In a way, this episode is a B-side to “His Silicon Soul”: it is definitely the less significant of the two, but works well as a companion piece. “His Silicon Soul” questioned the humanity of the people at the bottom of the social pyramid; “Fire from Olympus” questions the divinity of those at the top. Faced with overwhelming pressures and a failing business, “Maxie” convinces himself that he is above ordinary humans, literally the Greek god Zeus reborn, but this very declaration of superiority is revealed as a form of human frailty in the episode’s final scene, when the broken Maxie is wheeled into Arkham, convinced that he has ascended to Olympus and that the other villains held there are his fellow gods. Tellingly, he messes up and identifies Two-Face as Janus, a Roman god with no Greek counterpart, the imperfect scholarship of a man who isn’t as well-versed in the classics as he thinks.
But the first person he recognizes as a fellow god (since he seems to treat Clio’s status as a Muse as something between mortal and god, though historically they were regarded as gods) is Batman, whom he sees as Hades—not just a god, but his brother. In this he judges better than he knows: like Hades, Batman is a dark figure associated with death, dangerous certainly, but not an evil figure at all. And even more so, like Maximillian Zeus, Bruce Wayne is one of Gotham’s wealthy, an elite elevated above the masses.
But if it is delusional of Maxie to assign godhood to himself, it is just as delusional to assign it to Bruce Wayne. A rich man is still a man; like any system that seeks to rank some people as worthier than others, capitalism is a delusion. Neither the wealthy nor the superheroic are gods.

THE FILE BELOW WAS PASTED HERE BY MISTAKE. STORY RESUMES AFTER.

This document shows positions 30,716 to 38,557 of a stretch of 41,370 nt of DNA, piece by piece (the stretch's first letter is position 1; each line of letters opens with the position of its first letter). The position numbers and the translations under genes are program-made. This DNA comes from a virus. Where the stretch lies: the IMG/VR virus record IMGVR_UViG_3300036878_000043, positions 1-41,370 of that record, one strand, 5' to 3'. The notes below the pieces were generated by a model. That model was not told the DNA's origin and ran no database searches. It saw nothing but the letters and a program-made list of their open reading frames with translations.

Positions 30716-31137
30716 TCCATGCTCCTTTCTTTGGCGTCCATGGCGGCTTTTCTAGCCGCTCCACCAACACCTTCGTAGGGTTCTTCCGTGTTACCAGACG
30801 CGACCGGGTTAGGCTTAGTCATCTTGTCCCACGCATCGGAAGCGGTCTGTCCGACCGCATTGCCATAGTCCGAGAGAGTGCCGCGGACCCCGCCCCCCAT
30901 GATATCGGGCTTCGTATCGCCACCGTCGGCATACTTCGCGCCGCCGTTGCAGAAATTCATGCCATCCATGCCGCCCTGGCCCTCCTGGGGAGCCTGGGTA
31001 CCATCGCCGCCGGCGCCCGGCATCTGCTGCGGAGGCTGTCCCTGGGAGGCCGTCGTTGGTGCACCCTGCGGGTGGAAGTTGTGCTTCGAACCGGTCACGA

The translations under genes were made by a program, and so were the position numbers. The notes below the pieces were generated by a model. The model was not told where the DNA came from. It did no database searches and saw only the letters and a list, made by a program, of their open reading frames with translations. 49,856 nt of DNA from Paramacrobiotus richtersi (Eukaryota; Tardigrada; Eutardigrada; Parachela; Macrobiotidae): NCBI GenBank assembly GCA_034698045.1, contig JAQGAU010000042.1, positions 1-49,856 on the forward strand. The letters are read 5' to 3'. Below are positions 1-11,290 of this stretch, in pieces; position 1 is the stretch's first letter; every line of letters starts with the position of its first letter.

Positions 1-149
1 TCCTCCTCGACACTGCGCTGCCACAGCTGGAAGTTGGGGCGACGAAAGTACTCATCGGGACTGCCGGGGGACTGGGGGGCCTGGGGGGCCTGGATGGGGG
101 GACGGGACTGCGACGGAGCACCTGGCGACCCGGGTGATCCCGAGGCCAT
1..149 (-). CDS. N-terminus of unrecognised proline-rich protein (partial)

Maxie is guilty of the most classic (and Classical) of sins, hubris, the elevation of oneself to the level of the gods. He seeks to steal the fires of Olympus, the power of the thunderbolt and the status of Zeus, and as the saying goes, those whom the gods would destroy, they first make mad. But ultimately, it is his attempt to elevate himself above the rest of humanity that destroys him; his delusions begin with his turn to crime in a desperate attempt to shore up a failing business, which is to say that he saw the possibility that he might cease to be rich and be forced to live like the rest of us. He never really believed that he was a mortal; he simply switched which kind of self-declared superhuman he considered himself to be, the titan of industry giving way to the god of Olympus.
And therein lies a warning to Batman as well. The role he plays, the role of protector, is close enough to divinity that people confuse his stories with mythology. This is no less hubristic than the roles Maxie played, and someday, if he keeps it up, Batman will be struck down for his arrogance.
But that’s a long way off still.


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SMC S3E4 and MLPFIM S6E8 Liveblog Chat Thingy!

How to participate in the liveblog chat:  Option 1: Whenever you watch the episodes, comment on this post as you watch with whatever responses you feel like posting! Option 2: Go to http://webchat.freenode.net/. Enter a nickname, then for the Channels field enter ##rabbitcube, and finally fill in the Captcha and hit Connect! We’ll be watching Sailor Moon and MLP there starting at 6:00 p.m. EST.